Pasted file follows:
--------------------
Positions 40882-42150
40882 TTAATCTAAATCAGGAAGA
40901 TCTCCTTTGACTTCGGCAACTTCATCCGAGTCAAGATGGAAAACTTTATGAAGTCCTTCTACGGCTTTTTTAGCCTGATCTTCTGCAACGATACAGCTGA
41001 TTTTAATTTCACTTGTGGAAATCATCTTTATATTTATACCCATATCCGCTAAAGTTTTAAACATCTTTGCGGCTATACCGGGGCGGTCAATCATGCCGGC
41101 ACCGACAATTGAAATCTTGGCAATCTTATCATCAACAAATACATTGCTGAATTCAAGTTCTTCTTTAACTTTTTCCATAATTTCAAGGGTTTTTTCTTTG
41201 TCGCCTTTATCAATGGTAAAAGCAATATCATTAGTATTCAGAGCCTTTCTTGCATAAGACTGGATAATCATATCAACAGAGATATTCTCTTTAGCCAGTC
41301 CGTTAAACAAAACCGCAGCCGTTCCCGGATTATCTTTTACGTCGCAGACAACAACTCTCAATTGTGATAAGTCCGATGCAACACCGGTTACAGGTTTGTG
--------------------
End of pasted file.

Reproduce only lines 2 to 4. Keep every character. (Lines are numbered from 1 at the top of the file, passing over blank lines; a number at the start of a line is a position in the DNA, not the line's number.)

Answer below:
40882 TTAATCTAAATCAGGAAGA
40901 TCTCCTTTGACTTCGGCAACTTCATCCGAGTCAAGATGGAAAACTTTATGAAGTCCTTCTACGGCTTTTTTAGCCTGATCTTCTGCAACGATACAGCTGA
41001 TTTTAATTTCACTTGTGGAAATCATCTTTATATTTATACCCATATCCGCTAAAGTTTTAAACATCTTTGCGGCTATACCGGGGCGGTCAATCATGCCGGC